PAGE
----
The Weekend Leader - A wall to climb

Sport climbing will gain popularity only if it is included in the Olympics

Mehnaz Nasreen


Vol 2 | Issue 38

Why do you want to climb Mount Everest? “Because it’s there,” said English mountaineer George Mallory. However, that can’t be the case for everyone. So what do people do if they want to climb mountains but do not have access to them? Well, that’s where sport-climbing comes in.

For the uninitiated, sport-climbing involves scaling a steep artificial wall which has rough, uneven, rock-like features. There are three kinds of climbing one can do: lead climbing, speed climbing and bouldering.

Climb higher: Sport climbing is set to gain popularity among Indian youth in the coming years (Photo courtesy: The Sunday Indian)

Sport-climbing is a group effort in which a climber is supported by a person who fixes ropes. However, in bouldering, a climber scales smaller artificial rocks and it does not generally involve any gear or support.

Indian Mountaineering Foundation (IMF) is the apex national body which has regularly organised the National Sport Climbing Competition since 1995. There are 181 walls in India.

IMF, Himalayan Mountaineering Institute (HMI) and Nehru Institute of Mountaineering (NIM) are some of the top-notch mountaineering training institutes.

Sport-climbing, a draw for the young, is essentially an art. “I started climbing when I was 11. As a kid, I used to enjoy climbing the compound walls and trees. I didn’t know sport-climbing existed till I read an article about an international climbing champion, Archana. And then there was no looking back,” reminisces international youth climbing champ Chea Marak, in whom India has pinned its hopes for a medal at the forthcoming European Championships and world championships.

Sport-climbing not only requires physical strength but also mental endurance. “Climbing needs not only physical strength, it needs mental strength too. Climbers need to do memorisation, visualisation and adequate meditation before climbing,” says Keerthi Pais, chairman, IMF.

Mental strength is particularly required in lead climbing, in which climbers have only six minutes to observe the route which has been set on the wall. In lead climbing, the one who reaches the top (or farthest up the climbing wall) wins the competition; in speed climbing, two climbers compete to climb up a wall head-to-head to hit a buzzer atop.

Government and corporate support, together with adequate media coverage, could make a difference to the sport, feels Pais. “There is life outside cricket. Media should shift their focus to other sports too.”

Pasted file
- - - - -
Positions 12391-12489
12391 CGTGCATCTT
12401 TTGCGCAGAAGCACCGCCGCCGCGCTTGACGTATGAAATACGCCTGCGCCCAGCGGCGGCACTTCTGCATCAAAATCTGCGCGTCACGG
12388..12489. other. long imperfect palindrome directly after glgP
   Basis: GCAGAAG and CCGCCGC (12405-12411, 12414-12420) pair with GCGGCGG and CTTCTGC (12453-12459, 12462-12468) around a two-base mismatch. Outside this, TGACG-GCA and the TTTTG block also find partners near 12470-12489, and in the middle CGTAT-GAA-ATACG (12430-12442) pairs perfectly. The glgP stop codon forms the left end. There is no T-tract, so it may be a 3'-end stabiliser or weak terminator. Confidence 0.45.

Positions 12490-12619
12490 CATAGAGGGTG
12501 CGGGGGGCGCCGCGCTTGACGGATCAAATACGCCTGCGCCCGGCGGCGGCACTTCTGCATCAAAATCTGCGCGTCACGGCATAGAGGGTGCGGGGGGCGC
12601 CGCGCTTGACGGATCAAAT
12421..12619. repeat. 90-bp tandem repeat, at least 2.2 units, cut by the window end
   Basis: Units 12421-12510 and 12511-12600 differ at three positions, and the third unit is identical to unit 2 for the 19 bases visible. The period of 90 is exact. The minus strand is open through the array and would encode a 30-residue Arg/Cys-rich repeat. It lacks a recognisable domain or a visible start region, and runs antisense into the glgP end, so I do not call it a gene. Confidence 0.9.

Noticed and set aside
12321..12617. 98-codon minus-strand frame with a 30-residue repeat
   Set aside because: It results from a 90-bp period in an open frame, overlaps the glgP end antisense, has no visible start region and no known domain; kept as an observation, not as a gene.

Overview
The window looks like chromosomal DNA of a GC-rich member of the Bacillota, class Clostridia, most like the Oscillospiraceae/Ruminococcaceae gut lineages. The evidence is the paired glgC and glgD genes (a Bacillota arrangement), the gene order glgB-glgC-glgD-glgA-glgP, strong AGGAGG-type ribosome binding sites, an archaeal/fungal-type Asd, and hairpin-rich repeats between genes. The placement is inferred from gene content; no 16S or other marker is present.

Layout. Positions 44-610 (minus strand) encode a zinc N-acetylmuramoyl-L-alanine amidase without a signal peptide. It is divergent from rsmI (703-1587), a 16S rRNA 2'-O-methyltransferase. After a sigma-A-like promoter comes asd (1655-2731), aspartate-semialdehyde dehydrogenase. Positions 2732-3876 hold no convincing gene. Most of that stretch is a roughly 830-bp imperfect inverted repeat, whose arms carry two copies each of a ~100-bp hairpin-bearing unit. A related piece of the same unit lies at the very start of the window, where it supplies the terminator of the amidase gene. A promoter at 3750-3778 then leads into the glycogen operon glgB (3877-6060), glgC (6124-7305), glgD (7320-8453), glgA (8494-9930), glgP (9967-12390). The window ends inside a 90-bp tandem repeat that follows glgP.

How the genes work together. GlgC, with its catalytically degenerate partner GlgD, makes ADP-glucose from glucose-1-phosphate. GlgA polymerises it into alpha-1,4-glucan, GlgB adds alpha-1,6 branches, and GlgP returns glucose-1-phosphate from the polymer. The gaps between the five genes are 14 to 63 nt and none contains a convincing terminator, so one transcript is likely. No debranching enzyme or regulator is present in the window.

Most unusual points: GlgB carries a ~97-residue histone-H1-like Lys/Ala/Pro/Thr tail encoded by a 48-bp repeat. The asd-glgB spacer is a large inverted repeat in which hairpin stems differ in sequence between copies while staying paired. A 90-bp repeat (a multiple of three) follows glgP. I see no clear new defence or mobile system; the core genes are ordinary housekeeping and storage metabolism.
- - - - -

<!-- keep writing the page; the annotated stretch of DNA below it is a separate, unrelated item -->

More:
Eight-time national champ Praveen CM says: “Any sportsman would feel sad when a particular sport gets the limelight and his sport is neglected.” When sport-climbing gets into the Olympics, people may recognise it better, he believes.

IMF gets its annual funds from the Union ministry of youth affairs and sports. However, this is not enough to hold more than one event a year.

“The government went bankrupt after the CWG scam and the 2G scam. So we have to organise competitions ourselves,” said DVLN Ramakrishna Rao, former director-general, Indo-Tibetan Border Police and present president of IMF. “We’ve decided to seek corporate funding,” he says.

IMF director, Col (retd) J.P. Bhagatjee, says: “The series of recent scams has affected us. But we have managed to organise competitions and other events successfully with the help of some private firms and state governments.”

Karnataka tops in producing champion climbers; top climbers such as Chea Marak, Praveen CM, and Bharath SP are all from Bangalore.

“On weekends, hundreds, if not thousands, go out climbing in Bangalore,” says Pais.

“I haven’t seen such support in other parts of the country. That is the reason why climbers from Bangalore excel in every competition,” says national coach Ningombam Chitrasen Singh, whose youth team recently won three medals in the Asian Youth Climbing Championship held in Singapore.

South Korea tops the world climbing chart followed by Japan, China and Indonesia. India ranks fifth.

But with sport-climbing becoming popular not only among the army but also in IT and other corporate sectors, Pais feels India will outshine other countries soon.

Published by special arrangement with The Sunday Indian

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